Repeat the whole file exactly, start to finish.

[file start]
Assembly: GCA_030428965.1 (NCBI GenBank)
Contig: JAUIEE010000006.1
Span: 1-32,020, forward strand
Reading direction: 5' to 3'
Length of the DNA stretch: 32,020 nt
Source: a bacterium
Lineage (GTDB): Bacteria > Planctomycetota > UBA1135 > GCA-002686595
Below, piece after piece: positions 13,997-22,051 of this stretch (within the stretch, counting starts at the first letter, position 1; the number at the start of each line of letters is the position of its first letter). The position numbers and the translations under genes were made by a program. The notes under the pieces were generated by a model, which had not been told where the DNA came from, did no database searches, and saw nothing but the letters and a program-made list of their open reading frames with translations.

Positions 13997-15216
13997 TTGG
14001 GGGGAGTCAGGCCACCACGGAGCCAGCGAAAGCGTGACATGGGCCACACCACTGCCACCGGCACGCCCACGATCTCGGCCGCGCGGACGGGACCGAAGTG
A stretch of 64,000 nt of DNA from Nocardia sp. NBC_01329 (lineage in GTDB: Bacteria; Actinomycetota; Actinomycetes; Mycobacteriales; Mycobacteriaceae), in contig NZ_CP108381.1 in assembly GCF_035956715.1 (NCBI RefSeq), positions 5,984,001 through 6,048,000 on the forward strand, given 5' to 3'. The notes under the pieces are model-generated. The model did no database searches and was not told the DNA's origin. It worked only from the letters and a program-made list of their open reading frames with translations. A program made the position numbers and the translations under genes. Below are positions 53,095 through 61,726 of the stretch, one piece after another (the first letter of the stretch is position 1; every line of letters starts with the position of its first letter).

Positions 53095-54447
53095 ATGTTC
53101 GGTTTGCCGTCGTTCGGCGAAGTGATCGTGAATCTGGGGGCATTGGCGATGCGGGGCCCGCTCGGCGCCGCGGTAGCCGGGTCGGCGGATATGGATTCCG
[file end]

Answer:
Assembly: GCA_030428965.1 (NCBI GenBank)
Contig: JAUIEE010000006.1
Span: 1-32,020, forward strand
Reading direction: 5' to 3'
Length of the DNA stretch: 32,020 nt
Source: a bacterium
Lineage (GTDB): Bacteria > Planctomycetota > UBA1135 > GCA-002686595
Below, piece after piece: positions 13,997-22,051 of this stretch (within the stretch, counting starts at the first letter, position 1; the number at the start of each line of letters is the position of its first letter). The position numbers and the translations under genes were made by a program. The notes under the pieces were generated by a model, which had not been told where the DNA came from, did no database searches, and saw nothing but the letters and a program-made list of their open reading frames with translations.

Positions 13997-15216
13997 TTGG
14001 GGGGAGTCAGGCCACCACGGAGCCAGCGAAAGCGTGACATGGGCCACACCACTGCCACCGGCACGCCCACGATCTCGGCCGCGCGGACGGGACCGAAGTG
A stretch of 64,000 nt of DNA from Nocardia sp. NBC_01329 (lineage in GTDB: Bacteria; Actinomycetota; Actinomycetes; Mycobacteriales; Mycobacteriaceae), in contig NZ_CP108381.1 in assembly GCF_035956715.1 (NCBI RefSeq), positions 5,984,001 through 6,048,000 on the forward strand, given 5' to 3'. The notes under the pieces are model-generated. The model did no database searches and was not told the DNA's origin. It worked only from the letters and a program-made list of their open reading frames with translations. A program made the position numbers and the translations under genes. Below are positions 53,095 through 61,726 of the stretch, one piece after another (the first letter of the stretch is position 1; every line of letters starts with the position of its first letter).

Positions 53095-54447
53095 ATGTTC
53101 GGTTTGCCGTCGTTCGGCGAAGTGATCGTGAATCTGGGGGCATTGGCGATGCGGGGCCCGCTCGGCGCCGCGGTAGCCGGGTCGGCGGATATGGATTCCG